NASHVILLE — Federal prosecutors announced a deal Monday to drop a criminal case against Gibson Guitar Corp. after the instrument maker acknowledged its importations of exotic wood violated environmental laws.
Nashville-based Gibson agreed to pay a $300,000 penalty, forfeit claims to about $262,000 worth of wood seized by federal agents, and contribute $50,000 to the National Fish and Wildlife Foundation to promote the conservation of protected tree species.
‘‘The agreement is fair and just in that it assesses serious penalties for Gibson’s behavior while allowing Gibson to continue to focus on the business of making guitars,’’ US Attorney Jerry Martin said.
The privately held company is considered one of the top makers of acoustic and electric guitars, including the iconic Les Paul, introduced in 1952.
Gibson’s decision to cooperate with the federal Lacey Act banning the import of endangered wood products stood in contrast to a publicity campaign mounted in protest after agents raided Gibson facilities in Memphis and Nashville.
Republicans and Tea Party members had rallied behind chief executive Henry Juszkiewicz at the time he denounced the raids as overzealous federal regulation that threatened US jobs.
‘‘We feel totally abused,’’ Juszkiewicz said immediately after the August 2011 raid. He vowed at the time the company would ‘‘fight aggressively to prove our innocence.’’ Soon afterward he was invited by House Speaker John Boehner to attend a joint session of Congress in which President Obama delivered a speech on jobs.
A few weeks later, a company spokesman claimed that a federal agent had lied in affidavits claiming the CEO knew the wood seized by authorities was illegally imported.
Those affidavits supporting the search warrant that authorized the raids alleged that shipments of imported Indian ebony and rosewood were given false labels to circumvent import restrictions.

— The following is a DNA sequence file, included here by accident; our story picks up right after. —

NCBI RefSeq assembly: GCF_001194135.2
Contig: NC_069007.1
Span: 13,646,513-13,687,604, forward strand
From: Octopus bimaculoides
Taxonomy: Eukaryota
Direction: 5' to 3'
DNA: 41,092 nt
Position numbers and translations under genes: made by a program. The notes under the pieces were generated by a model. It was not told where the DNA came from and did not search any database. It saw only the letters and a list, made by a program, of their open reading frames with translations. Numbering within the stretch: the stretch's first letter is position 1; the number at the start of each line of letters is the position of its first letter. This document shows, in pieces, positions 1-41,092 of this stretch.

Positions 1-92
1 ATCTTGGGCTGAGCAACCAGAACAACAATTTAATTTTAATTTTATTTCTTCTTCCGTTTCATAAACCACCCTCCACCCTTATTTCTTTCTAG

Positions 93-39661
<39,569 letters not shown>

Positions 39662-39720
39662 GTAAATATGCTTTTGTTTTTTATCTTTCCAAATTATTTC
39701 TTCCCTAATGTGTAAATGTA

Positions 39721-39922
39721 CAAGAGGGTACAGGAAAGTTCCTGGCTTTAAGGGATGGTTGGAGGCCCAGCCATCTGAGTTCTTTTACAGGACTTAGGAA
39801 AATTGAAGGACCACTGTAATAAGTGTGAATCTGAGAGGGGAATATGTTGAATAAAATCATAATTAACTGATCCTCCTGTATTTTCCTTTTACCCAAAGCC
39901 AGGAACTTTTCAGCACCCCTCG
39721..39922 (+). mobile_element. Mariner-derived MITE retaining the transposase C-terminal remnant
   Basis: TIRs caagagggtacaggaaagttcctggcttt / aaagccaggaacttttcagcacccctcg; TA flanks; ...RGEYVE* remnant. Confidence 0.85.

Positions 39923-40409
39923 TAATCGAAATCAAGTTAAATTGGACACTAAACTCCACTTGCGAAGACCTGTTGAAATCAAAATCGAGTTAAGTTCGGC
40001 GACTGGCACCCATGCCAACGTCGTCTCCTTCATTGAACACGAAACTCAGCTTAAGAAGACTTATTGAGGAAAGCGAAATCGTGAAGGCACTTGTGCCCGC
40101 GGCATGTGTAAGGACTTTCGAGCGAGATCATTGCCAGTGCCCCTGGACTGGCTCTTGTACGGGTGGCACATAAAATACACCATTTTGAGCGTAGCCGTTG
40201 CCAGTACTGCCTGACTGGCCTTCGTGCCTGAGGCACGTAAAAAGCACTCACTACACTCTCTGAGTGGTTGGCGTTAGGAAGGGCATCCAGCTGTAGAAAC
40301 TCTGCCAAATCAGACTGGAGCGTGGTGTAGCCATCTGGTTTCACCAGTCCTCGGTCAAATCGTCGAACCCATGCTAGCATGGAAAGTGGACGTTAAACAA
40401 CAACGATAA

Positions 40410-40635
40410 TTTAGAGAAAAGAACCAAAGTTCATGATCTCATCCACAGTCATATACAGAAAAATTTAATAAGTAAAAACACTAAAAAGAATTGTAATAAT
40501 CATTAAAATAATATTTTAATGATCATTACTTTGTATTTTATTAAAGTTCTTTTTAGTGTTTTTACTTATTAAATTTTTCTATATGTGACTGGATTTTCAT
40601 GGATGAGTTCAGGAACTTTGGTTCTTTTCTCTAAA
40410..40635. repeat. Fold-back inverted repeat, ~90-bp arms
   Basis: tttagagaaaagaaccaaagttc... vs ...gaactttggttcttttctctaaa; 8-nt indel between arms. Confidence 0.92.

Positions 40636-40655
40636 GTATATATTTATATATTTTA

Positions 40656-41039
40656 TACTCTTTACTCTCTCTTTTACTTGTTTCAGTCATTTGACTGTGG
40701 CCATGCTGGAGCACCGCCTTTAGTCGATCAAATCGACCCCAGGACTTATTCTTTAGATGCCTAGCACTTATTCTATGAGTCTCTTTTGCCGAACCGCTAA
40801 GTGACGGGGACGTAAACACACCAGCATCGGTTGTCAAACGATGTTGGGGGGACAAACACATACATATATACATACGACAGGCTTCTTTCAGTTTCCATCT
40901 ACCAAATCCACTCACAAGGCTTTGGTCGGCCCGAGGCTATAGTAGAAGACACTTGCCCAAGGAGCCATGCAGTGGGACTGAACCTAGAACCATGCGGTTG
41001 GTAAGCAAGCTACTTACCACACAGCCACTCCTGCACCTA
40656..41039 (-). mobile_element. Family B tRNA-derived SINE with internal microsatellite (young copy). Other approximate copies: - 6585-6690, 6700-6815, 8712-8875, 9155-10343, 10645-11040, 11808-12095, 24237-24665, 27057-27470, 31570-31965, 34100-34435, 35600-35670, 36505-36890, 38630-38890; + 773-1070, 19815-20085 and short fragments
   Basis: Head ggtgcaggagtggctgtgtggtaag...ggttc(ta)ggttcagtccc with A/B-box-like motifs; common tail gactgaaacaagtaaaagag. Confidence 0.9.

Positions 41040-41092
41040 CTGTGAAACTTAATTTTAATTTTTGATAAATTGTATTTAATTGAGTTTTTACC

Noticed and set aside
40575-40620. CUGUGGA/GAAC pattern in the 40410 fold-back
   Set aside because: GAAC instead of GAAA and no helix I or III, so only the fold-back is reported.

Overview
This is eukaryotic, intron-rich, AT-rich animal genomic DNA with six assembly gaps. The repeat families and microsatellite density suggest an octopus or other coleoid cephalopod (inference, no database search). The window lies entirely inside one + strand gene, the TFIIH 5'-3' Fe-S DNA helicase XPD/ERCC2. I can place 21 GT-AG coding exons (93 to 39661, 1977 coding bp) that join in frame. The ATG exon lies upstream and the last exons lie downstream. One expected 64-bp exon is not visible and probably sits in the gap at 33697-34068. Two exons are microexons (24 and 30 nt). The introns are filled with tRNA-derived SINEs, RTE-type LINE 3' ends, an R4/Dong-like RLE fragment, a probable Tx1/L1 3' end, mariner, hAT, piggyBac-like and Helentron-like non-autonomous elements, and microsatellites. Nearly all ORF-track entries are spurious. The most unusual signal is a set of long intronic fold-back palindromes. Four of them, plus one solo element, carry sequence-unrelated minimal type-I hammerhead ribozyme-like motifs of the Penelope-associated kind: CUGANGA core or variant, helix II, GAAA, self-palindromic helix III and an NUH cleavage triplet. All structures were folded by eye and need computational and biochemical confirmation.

The settlement says a Gibson employee learned during a 2008 trip to Madagascar — the source of some of the ebony wood that was seized — that it was illegal to import unfinished wood and sent a report about it to his superiors, including company president David Berryman.
The exotic woods used in such guitars are considered integral to the sound. And artists who have played Gibson instruments range widely from Chet Atkins and Maybelle Carter in country to Pete Townshend of The Who and Eric Clapton in rock to Larry Carlton and Paul in jazz.
George Gruhn, who owns a vintage guitar shop in Nashville, said he was not surprised that Gibson officials accepted the settlement.
‘‘Regardless of the merits of the case on either side, it would have cost more than that by far to pursue it,’’ he said. ‘‘Even if they thought they conceivably they could win, it would have probably cost more than $1 million to do it.’’
Gruhn said the resolution of the Gibson case does not ease his concerns about the Lacey Act, which initially halted the trade in endangered wildlife goods, like ivory, but in 2008 added rare woods to the import ban.
‘‘The problem is that virtually every instrument prior to 1970 contains Brazilian rosewood,’’ he said. ‘‘Even on a Gibson LGO, which was their cheapest student guitar.’’
Justice and Interior Department officials said in a September letter that those who unknowingly possess an instrument made from illegally imported materials do not have a criminal problem.
Last year, Blackburn and fellow US Representative Jim Cooper of Nashville, a Democrat, introduced legislation they said would protect people from charges for unknowingly possessing illegally imported wood, and would require the federal government to establish a database of forbidden wood sources.
A coalition of environmental, logging industry, and musicians’ groups oppose the measure.